Natural gas - production: 0 cu m (2010 est.)
Natural gas - consumption: 820 million cu m (2010 est.)
Natural gas - exports: 0 cu m (2010 est.)
Natural gas - imports: 820 million cu m (2010 est.)
Natural gas - proved reserves: 0 cu m (1 January 2012 est.)
Carbon dioxide emissions from consumption of energy: 19.6 million Mt (2010 est.)
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Telephones in use: 1.044 million (2011)
country comparison to the world: 76
Cellular Phones in use: 8.77 million (2011)
Telephone system: general assessment: relatively efficient system based on island-wide microwave radio relay network

domestic: fixed-line teledensity is about 10 per 100 persons; multiple providers of mobile-cellular service with a subscribership of nearly 90 per 100 persons

international: country code - 1-809; landing point for the Americas Region Caribbean Ring System (ARCOS-1), Antillas 1, and the Fibralink submarine cables that provide links to South and Central America, parts of the Caribbean, and US; satellite earth station - 1 Intelsat (Atlantic Ocean) (2011)
Broadcast media: combination of state-owned and privately owned broadcast media; 1 state-owned TV network and a number of private TV networks; networks operate repeaters to extend signals throughout country; combination of state-owned and privately owned radio stations with more than 300 radio stations operating (2007)
Internet country code: .do
Internet hosts: 404,500 (2012)
Internet users: 2.701 million (2009)
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Airports: 36 (2013)
country comparison to the world: 109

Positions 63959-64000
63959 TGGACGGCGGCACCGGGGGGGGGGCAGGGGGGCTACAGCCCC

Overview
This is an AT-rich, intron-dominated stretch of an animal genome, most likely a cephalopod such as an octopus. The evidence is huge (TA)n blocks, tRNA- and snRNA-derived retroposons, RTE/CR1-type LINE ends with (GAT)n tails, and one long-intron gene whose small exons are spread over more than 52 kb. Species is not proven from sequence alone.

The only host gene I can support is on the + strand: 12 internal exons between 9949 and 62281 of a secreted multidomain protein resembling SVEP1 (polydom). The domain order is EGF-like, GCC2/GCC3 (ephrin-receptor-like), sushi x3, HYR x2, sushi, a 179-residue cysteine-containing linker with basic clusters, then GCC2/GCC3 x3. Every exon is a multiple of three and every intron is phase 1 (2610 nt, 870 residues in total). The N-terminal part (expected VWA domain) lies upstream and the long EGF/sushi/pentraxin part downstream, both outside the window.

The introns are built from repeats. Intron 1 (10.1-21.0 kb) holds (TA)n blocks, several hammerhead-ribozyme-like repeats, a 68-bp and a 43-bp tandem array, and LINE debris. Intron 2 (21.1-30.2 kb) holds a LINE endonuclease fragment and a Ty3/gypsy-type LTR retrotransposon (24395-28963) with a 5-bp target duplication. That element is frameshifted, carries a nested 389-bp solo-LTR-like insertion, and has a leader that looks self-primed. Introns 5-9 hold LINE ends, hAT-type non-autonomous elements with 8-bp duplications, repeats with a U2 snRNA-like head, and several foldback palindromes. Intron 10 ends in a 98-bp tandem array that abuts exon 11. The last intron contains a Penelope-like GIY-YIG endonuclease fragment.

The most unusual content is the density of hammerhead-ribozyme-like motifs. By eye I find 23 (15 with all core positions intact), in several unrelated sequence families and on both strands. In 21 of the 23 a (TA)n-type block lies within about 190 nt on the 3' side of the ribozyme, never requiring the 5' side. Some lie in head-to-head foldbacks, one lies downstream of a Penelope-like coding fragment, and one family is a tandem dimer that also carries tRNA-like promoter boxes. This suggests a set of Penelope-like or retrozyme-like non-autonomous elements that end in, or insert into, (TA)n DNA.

Airports (paved runways): total 16
over 3,047 m: 3
2,438 to 3,047 m: 4
1,524 to 2,437 m: 4
914 to 1,523 m: 4
under 914 m: 1 (2013)
Airports (unpaved runways): total 20

1,524 to 2,437 m: 1
914 to 1,523 m: 1
under 914 m: 18 (2013)
Heliports: 1 (2013)
Pipelines: gas 27 km; oil 103 km (2013)
Railways: total 142 km
standard gauge: 142 km 1.435-m gauge (2008)
Roadways: total 19,705 km
paved: 9,872 km
unpaved: 9,833 km (2002)
Ports and terminals: major seaport(s): Puerto Haina, Puerto Plata, Santo Domingo
oil/gas terminal(s): Andres LNG terminal (Boca Chica), Punta Nizao oil terminal
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Military branches: Army (Ejercito Nacional, EN), Navy (Marina de Guerra, MdG; includes naval infantry), Dominican Air Force (Fuerza Aerea Dominicana, FAD) (2013)
Military service age and obligation: 17-21 years of age for voluntary military service; recruits must have completed primary school and be Dominican Republic citizens; women may volunteer (2012)
Manpower available for military service: males age 16-49: 2,580,083
females age 16-49: 2,464,698 (2010 est.)
Manpower fit for military service: males age 16-49: 2,188,358
females age 16-49: 2,090,180 (2010 est.)
Manpower reaching militarily significant age annually: male: 100,047
female: 96,302 (2010 est.)
Military expenditures: 0.7% of GDP (2012)
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 Transnational Issues
Disputes - International: Haitian migrants cross the porous border into the Dominican Republic to find work; illegal migrants from the Dominican Republic cross the Mona Passage each year to Puerto Rico to find better work
Illicit drugs: transshipment point for South American drugs destined for the US and Europe; has become a transshipment point for ecstasy from the Netherlands and Belgium destined for US and Canada; substantial money laundering activity in particular by Colombian narcotics traffickers; significant amphetamine consumption (2008)